x Abu Dhabi, UAE Friday 21 July 2017

Mani starts with focus on laying foundations

After the revamp at the top of the Emirates Cricket Board, the newly-appointed chief executive Dilawar Mani is starting work at the bottom - cricket in schools.

Dilawar Mani has been trying to instil a corporate governance in the working of the Abu Dhabi Cricket Council at Zayed Stadium.
Dilawar Mani has been trying to instil a corporate governance in the working of the Abu Dhabi Cricket Council at Zayed Stadium.

ABU DHABI // After the revamp at the top of the Emirates Cricket Board (ECB), the newly-appointed chief executive Dilawar Mani is starting work at the bottom - cricket in schools. Mani already had the seeds of an idea in his head. All he needed were the optimum conditions required to plant and nurture the plan into a ground-breaking scheme on the local junior cricket scene.

Mani said: "Sheikh Nahyan bin Mubarak [the Minister of Higher Education and Chairman of ECB] has strong focus on the development of junior cricket to ensure that the UAE can grow its youth to compete at the international levels. "He has a keen interest in the operations of the ECB and he wants the affairs to be managed with high standards of corporate governance, and complete unification of cricket formats and playing conditions across all regions."

"We have already done the groundwork to start schools cricket in Abu Dhabi and this will go ahead as scheduled from the new semester in September. "This is an area that had been long neglected and I am glad we finally have a programme to get this off the ground. Some schools have already indicated their willingness to join and we will approach all others in due course to encourage them to field teams in the Under 12, 14, 16 and 19 age groups as recognised by the International Cricket Council (ICC)."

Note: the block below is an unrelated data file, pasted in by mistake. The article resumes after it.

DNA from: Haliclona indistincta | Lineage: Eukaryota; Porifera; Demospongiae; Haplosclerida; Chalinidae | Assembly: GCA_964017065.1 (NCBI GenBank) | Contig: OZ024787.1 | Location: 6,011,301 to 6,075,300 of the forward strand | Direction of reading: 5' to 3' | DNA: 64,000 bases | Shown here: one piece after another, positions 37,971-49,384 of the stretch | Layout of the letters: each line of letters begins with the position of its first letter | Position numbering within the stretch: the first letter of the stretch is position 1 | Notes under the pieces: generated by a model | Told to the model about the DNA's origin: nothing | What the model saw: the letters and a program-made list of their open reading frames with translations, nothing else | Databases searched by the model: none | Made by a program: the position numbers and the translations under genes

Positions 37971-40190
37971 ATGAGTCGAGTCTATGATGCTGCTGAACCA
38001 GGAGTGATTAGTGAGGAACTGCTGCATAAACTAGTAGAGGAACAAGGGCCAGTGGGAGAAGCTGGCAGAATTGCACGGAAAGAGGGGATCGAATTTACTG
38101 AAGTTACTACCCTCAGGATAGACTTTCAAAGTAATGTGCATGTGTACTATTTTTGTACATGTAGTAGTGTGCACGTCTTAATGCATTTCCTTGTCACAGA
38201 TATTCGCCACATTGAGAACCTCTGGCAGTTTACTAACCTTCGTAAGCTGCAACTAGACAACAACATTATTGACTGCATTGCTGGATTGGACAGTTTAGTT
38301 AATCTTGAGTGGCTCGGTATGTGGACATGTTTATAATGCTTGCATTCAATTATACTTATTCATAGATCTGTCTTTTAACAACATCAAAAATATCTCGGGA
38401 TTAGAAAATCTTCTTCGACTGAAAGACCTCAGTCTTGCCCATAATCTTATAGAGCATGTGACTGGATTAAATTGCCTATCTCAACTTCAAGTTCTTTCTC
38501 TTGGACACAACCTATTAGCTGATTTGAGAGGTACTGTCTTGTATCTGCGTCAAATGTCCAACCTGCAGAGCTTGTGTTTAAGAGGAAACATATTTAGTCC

Mani's new role entrusts him with a wider role evolving strategies to develop the sport, particularly in introducing the game to Emiratis, promoting women's cricket and unifying the governance across all regional councils. "There are a number of issues to be addressed, which we will do in due course. The new board will be meeting soon to discuss and implement the new guidelines and the plan of action," Mani added.

Among the areas of concern will be the decline of Division One cricket and the failure to attract Emiratis to a sport that is widely popular among the largely expatriate population. "There is no dearth in the interest and the game's popularity. But we need to work harder to improve the quality of the players and attract the Emiratis, which we haven't been able to do. "One of the priorities is to bring in the indigenous people involved in the game. And obviously we'll have to work out on a new formula to attract the Emiratis.

"We need to start building for the future and I hope my appointment will bring a period of stability and achieve the long-term ambitions in further promoting and developing cricket in the UAE." Mani felt his actions will speak louder than his words. "I want to create an excellent working relationship with the regional councils and concentrate on the future." Mani became the president of the Abu Dhabi Cricket Council three years ago after Dr BR Shetty stepped down following the opening of the Zayed Stadium when it hosted its first international ODI series between India and Pakistan in April 2006. Mani has played cricket in his native Pakistan, England and in Abu Dhabi, where he has resided for more than two decades. His elder brother Ehsan Mani was a former ICC president.

apassela@thenational.ae